The first prayer conference that I attended was in 1987. It was a cross-denominational event. Many people spoke at this conference, and each had much to say about the role of prayer. Some of it was helpful. Much of it was clichéd. Most of it was hard, at least for me.
Here is what I mean by hard. One man told the conference that you have to develop your prayer life such that you spend one hour each day in prayer. This speaker said it was easy to do when you use The Lord’s Prayer as an outline. That sounded almost catechetical. The Lord’s Prayer as an outline was not a new thought, but eating up an hour with it seemed like just putting in my time. Another speaker said the best way to pray is to get up early in the morning and go to your “prayer closet with your prayer list.” The prayer closet could be a room in your house or it could be a shed in the backyard. Continuing, he said, “Make certain that you have no distractions.” Another suggested that you have two chairs in the room. As you pray, you sit in one with the other empty. The empty chair is where you imagine Jesus to be seated.
All of these approaches to developing a prayer life seemed hopeful to me. I tried them but something was missing. Personally, order and patience aren’t my strong suit. So how was I to start my own prayer life when the suggestions that worked for so many others, were difficult for me? Then I remembered the main character in the movie, “Fiddler on the Roof.” Tevye was walking down the road with his milk cart, alone. Yet he was talking out loud. He was having a conversation with God. That is prayer too. That fits. And it describes the relational character of prayer. This is conversational prayer.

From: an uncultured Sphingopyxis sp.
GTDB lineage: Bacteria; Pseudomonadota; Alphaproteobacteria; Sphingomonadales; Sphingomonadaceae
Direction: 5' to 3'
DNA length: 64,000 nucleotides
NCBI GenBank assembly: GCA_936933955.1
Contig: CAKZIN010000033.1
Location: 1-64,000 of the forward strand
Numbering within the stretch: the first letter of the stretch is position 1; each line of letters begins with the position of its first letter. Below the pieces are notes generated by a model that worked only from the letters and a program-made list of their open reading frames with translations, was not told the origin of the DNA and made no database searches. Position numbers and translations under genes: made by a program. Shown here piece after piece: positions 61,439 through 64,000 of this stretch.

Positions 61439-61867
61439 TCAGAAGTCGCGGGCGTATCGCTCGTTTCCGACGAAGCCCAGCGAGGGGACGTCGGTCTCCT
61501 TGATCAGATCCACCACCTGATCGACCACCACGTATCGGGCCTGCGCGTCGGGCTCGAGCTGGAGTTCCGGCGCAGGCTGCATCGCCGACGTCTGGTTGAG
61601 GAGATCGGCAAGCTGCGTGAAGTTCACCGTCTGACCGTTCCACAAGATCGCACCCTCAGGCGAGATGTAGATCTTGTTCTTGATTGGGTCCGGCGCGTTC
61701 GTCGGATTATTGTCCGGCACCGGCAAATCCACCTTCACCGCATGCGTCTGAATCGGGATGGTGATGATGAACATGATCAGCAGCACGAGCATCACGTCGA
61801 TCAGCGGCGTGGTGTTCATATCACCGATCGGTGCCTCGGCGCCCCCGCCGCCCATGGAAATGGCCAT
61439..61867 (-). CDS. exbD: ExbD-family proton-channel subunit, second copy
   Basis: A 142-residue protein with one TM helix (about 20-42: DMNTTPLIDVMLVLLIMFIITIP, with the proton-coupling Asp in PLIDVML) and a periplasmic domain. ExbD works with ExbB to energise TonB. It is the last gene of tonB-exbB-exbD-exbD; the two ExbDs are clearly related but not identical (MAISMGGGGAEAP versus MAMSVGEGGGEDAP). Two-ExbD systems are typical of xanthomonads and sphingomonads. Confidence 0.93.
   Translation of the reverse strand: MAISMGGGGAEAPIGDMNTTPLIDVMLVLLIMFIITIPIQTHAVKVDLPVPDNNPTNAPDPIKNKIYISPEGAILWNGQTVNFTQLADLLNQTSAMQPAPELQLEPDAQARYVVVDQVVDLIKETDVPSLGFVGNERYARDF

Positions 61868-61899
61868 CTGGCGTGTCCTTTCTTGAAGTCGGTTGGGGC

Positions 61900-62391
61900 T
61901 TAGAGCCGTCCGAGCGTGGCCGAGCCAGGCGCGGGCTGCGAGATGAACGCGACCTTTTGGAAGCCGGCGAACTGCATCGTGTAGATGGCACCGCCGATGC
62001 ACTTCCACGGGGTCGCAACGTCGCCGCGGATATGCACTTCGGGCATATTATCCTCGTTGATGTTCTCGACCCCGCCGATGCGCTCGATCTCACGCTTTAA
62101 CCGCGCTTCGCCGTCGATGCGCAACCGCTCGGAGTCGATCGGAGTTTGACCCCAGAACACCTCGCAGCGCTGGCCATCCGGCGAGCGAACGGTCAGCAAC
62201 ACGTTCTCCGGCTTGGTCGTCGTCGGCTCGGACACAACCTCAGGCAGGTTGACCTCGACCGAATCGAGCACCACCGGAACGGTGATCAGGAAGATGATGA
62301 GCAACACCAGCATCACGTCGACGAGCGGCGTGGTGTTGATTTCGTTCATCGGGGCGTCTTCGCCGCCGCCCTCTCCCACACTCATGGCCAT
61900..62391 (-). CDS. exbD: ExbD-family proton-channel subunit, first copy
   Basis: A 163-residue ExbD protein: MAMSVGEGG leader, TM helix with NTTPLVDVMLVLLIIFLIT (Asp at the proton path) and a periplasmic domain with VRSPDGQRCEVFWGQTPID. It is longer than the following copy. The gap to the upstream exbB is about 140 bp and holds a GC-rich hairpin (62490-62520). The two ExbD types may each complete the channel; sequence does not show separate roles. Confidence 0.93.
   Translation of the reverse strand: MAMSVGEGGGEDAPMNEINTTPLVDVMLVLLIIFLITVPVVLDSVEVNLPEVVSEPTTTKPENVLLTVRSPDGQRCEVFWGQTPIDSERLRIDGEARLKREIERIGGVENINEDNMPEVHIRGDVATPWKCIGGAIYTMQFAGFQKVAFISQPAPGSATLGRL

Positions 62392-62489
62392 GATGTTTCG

Conversational prayer is not prayer with others. Conversational prayer is very personal. It is one-on-one. It may be formal. It may be informal. It is an often overlooked expression to God of the faith He has given to a person. It is an often overlooked discipline of maturing faith. Conversational prayer is a mind’s-eye conversation with the One who loves us more than we love ourselves.
In conversational prayer, one can be honest. Initially such honesty is difficult. But as the conversation continues and as the Word is embraced, such honesty is not risky. Instead, the place of honesty becomes welcomed with eagerness. This is because in conversational prayer one begins to recognize the critical role of God’s grace in one’s life. The more that God’s grace is realized, the more one relaxes. In this kind of prayer, no one needs to be impressed. It is just you and God. He knows all about you, and, still, He loves you more than you can know.
There is yet another advantage to conversational prayer. It will teach one to listen. Listening is not easy. But when we do a strong statement is being made about the one with whom we are talking. First of all it says that we are interested in hearing what someone has to say. As we read the Word and converse with God, He has things to say. So we listen. What God has to say means something. Conversational prayer can be sustained throughout the rhythm of day.
Now let me be clear. Praying early in the morning is good. Using the Lord’s Prayer as an outline helps to keep issues on the table that may otherwise be set aside. Luther, it is said, prayed for three hours each day, and that because he had so much work to do. That is a proper priority. That is commitment. To be sure, there are tools and styles of prayer that are helpful to some and perhaps even to many, but not to everyone equally. Each of these tools needs to be sorted out, embraced or set aside by each disciple. But the only tool that is helpful and essential (and required for all Christian prayer) is the Word. What a marvelous God we have who has not only created us but who also has redeemed us in His Son. It is this God who wants to listen to us, even more than we care to talk. He will listen to us any way we come to Him.
By: Rev. Steve Misch
Mission & Ministry Facilitator, Area A